By Anna Merlan
By Lee Escobedo
By Alice Laussade
By Scott Reitz
By Claire Lawton
By Kiernan Maletsky
By Anna Merlan
Beach: He doesn't waste any time with his movements with the camera. It's like, in a scene, if that scene required a body language and movement, that's what he's going to use: your body as a movement. He's not going to waste his time coming in with a close-up when he knows that body language could sell a lot more. It's like this guy knows how we think, how we move. And he follows that and knows how to edit it.
Cage: I remember how we were doing Face/Off, and there was this moment where I had to get out of the prison. John had this idea of: "Take the bottle of alcohol or something, and throw it and then shoot it. When it explodes, then you get away." I thought, "Well, that can't possibly work," but I did it, of course. Then I see the movie and go, "That worked amazing, that was great!" So I was just like, anything he wants, I'm going to try it. I'm going to go there.
DO, to Cage: Your character in Windtalkers is, in some ways, the older brother or older version of the character in Birdy in 1984--a tormented soldier who's seen too much and experienced too much. I look at those two performances, and one's clearly by a younger man who's sort of at the beginning of his career, and the other's by someone who evolved. Are you aware of things you've learned, of the different things you actually get from acting, of your own evolution? Do you think of those things when you play someone who's close to someone you've played before?
Cage: That's actually a good question, and I hadn't thought of it before, but if you look at the two--Al Columbato and Joe Enders--you see they're both Italian-Americans, both from back East. It's kind of a sad way to look at it, because Al was sort of bright-eyed and full of possibility and hope, not unlike Adam's character. Then when you see Joe, I guess the maturity and the years of seeing too much can transform a man into what happens. It's a great comparison, actually.
DO: I'm always fascinated by how the filmmaker and the actor sort of evolve, and the different things you learn over a period of time and sort of the different things you get out of the process. I assume that making films to you means something different now than when you started. Just as I'm assuming it did for you, Adam. You're not a rookie, but the gentlemen sitting next to you have a few years on you.
Beach: I'm in awe. Just the performance of Nic in Raising Arizona to that extreme, and then bring him back to the normality of someone caught in the war and how intimate he is with everything--to killing someone, to looking at a seagull. That extreme shows how amazing the guy is. And with John, it's like he's trying to challenge himself all the time, when people would say, "Hey, dude, just stick to Mission: Impossible 2." And he's always wanting to evolve, and that's where I learned: You gotta evolve, you gotta move, challenge.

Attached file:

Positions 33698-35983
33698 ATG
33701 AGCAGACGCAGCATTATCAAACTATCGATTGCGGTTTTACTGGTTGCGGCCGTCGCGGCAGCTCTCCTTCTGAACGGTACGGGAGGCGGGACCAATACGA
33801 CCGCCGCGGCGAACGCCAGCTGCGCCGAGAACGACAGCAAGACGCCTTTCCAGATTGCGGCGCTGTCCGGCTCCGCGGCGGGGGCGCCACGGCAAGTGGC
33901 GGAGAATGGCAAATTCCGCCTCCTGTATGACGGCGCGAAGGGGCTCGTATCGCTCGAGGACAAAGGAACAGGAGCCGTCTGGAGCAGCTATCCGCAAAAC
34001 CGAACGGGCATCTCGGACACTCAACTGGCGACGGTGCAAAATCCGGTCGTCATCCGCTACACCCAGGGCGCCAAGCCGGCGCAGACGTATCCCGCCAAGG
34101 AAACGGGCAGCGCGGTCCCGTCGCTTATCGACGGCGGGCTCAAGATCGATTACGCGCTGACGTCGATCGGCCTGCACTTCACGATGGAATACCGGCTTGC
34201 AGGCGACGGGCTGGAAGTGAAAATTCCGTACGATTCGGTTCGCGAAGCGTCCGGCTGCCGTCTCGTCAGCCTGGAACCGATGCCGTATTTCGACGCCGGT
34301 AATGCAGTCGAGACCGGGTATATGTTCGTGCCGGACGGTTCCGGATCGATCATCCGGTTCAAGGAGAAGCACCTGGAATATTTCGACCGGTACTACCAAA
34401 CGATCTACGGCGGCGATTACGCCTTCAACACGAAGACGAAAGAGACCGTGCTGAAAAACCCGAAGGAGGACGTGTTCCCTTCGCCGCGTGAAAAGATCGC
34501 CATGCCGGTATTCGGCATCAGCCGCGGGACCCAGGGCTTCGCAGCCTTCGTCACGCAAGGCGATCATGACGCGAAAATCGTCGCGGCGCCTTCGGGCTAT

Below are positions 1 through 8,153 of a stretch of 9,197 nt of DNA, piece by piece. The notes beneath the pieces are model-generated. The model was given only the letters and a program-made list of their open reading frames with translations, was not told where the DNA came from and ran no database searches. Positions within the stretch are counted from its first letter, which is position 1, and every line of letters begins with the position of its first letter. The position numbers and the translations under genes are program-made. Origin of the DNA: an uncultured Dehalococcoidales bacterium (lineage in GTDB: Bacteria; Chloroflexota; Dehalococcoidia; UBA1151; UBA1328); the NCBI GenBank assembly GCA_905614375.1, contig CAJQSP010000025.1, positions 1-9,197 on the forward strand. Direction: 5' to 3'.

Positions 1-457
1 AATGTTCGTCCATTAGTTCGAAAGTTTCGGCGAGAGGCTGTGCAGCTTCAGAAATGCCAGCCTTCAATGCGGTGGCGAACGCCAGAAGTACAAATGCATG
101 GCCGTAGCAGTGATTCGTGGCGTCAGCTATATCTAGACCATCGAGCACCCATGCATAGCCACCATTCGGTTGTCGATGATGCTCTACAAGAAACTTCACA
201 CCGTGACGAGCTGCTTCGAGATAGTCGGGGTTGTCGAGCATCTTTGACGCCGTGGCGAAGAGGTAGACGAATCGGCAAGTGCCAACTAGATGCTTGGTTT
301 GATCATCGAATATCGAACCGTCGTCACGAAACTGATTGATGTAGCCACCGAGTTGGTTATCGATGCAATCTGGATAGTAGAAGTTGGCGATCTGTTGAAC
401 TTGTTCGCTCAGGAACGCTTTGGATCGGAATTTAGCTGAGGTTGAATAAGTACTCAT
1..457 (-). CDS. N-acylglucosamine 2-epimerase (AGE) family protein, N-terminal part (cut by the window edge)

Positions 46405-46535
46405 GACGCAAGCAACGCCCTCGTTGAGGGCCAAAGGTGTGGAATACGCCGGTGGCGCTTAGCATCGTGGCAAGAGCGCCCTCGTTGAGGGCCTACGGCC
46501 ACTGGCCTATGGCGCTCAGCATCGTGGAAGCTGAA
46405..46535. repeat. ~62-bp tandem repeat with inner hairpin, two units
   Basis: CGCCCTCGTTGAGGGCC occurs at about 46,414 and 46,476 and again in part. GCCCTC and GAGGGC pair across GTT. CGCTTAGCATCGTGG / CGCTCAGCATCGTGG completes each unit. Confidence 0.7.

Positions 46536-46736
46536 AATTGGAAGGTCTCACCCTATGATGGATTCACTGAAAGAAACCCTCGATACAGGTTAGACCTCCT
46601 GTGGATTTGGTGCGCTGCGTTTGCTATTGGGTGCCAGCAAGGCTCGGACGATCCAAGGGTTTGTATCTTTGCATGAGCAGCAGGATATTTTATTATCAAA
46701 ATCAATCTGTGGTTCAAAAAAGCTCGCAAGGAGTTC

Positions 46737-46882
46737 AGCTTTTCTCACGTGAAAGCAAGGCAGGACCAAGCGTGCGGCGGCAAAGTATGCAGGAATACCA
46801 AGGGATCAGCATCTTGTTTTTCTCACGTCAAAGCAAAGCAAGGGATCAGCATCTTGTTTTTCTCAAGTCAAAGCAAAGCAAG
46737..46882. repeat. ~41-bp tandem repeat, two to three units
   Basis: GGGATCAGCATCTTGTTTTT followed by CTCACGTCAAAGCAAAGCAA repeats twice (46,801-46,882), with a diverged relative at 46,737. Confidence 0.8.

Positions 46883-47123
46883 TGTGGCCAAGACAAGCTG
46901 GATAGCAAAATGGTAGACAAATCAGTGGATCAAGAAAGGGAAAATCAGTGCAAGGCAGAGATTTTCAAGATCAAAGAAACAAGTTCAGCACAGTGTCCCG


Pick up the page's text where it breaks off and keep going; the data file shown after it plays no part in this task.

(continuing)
Cage: I think it's like, the more I do this, the more I want to get to a place...I try to aspire to get to a place like Carlotti's definition of "beautiful" in the dictionary. You know: "a summation of the parts working together in such a way that nothing need be added, taken away or altered." Just the right amount is all you need.
DO, to Woo: What do you get out of this process of making movies now? What different rewards does it offer you now than at the beginning? Your recent films are the antithesis of The Killer, Hard-Boiled, A Better Tomorrow and Face/Off. These stories are becoming if not more intimate, then intimate in a different sort of way. As a storyteller, what do you want to get out of filmmaking now that you didn't even know about 10 years ago?
Woo: Well, I must say that every movie I make is a learning process for me. I learn so much from every movie, and I like to work with people. I think that is the only way I can communicate. Like you said, I like to work with the actors, I learn so much from them, and also I find so much great friendship with them. So when I'm making a film, it's just like I'm writing letters to my friends, sending a message to someone I really care about. I always feel, myself, that I'm living in a movie world. Wherever I go, whatever I do, I'm always thinking about movies. When I'm thinking about movies, it's like I'm thinking about friends. I feel the pain, I feel the love, and I feel the friendship and feel the history, you know? Doing a movie makes me feel I always have friends.
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